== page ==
Finally, what does company director Dan think of his company manager and apprentice roofer?
"She is really good – one of the best; she's got her metal tiles qualification and getting her roofing one."
He says sometimes people are having a laugh on a job site.
"Liz used to be like, 'are they laughing at me'; but they are not; its is just a normal having a laugh at work.
"Liz is good at what she does and well respected."
Then smoko is over and Liz gets her team back to work.
The Roofing Association of NZ says Liz shows what happens when you enjoy what you do and you are driven to improve yourself and inspire those around you.
"I am not surprised at all that she has received such an accolade as Tradeswoman of the Year," RANZ chief executive Graham Moor says.
"Liz is a great listener who values the help she can get from her connections in the industry. RANZ is very proud of Liz - another in the extending line of wāhine toa (warrior women) that have been part of RANZ since its inception," he says.
"She is a shining example of the younger generation of roofers coming up with a humble, hardworking, grateful, positive attitude along with a determination to excel."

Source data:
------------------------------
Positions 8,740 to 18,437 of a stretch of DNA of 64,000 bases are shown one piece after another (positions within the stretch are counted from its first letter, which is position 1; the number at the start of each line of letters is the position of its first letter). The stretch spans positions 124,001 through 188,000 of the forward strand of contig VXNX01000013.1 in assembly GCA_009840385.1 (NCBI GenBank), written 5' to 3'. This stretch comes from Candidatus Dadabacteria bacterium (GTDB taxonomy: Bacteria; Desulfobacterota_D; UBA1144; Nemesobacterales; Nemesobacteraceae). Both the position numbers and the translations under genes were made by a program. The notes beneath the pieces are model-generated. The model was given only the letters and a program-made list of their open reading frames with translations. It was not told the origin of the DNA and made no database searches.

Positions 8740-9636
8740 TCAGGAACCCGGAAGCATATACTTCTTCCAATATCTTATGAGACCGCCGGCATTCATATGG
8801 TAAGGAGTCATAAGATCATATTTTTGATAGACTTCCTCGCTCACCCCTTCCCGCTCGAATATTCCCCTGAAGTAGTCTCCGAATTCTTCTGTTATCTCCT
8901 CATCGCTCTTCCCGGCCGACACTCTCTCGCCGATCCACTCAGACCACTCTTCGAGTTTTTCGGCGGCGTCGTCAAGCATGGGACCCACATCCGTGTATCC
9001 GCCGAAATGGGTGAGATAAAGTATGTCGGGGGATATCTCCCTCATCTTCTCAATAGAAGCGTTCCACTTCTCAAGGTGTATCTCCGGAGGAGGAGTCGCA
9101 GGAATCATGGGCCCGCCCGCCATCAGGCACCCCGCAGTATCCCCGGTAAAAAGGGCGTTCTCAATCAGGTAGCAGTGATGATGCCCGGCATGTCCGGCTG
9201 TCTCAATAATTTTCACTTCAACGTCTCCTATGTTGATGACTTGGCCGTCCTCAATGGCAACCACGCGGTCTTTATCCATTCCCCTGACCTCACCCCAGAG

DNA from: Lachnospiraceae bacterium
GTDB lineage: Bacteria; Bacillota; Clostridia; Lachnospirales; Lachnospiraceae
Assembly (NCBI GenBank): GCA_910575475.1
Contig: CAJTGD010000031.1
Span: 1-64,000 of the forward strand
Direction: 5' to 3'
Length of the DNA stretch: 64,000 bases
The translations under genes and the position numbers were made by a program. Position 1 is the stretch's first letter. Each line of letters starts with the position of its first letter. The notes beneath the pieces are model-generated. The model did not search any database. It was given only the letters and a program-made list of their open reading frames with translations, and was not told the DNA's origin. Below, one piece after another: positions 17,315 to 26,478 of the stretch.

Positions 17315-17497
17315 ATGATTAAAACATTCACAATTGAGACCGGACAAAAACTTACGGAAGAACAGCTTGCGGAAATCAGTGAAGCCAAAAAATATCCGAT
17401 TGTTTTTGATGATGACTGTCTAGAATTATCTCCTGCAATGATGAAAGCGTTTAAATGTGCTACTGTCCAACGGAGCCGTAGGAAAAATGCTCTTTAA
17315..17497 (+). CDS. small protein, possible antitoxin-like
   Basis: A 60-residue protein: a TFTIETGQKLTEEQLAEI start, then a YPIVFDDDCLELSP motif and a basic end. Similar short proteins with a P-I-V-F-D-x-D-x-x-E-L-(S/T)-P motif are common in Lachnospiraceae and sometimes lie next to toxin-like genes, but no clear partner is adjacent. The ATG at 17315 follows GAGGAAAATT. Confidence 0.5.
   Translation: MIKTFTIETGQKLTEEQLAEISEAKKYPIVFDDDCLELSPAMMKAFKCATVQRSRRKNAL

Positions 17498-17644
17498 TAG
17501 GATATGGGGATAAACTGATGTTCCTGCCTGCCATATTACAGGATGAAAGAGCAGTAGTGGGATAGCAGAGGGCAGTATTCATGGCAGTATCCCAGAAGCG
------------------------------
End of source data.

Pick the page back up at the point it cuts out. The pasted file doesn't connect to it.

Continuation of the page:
The National Association of Women in Construction NZ (NAWiC) said it received a significant increase in entry numbers for what was fifth annual Excellence Awards, this year in partnership with The Building and Construction Industry Training Organisation (BCITO).
"It's wonderful to be able to celebrate and acknowledge some of our top women working in the New Zealand building and construction industry," Awards Convenor Stacey Mendonca says.
"Women are positively impacting all aspects of our industry," President Jenny Parker says. "The finalists' own organisations, communities and whānau should be extremely proud."
"The NAWIC Awards are a testament to the strong dedication and work ethic of all women in construction, and a fitting way to celebrate just a few of their achievements," BCITO chief executive, Warwick Quinn, says.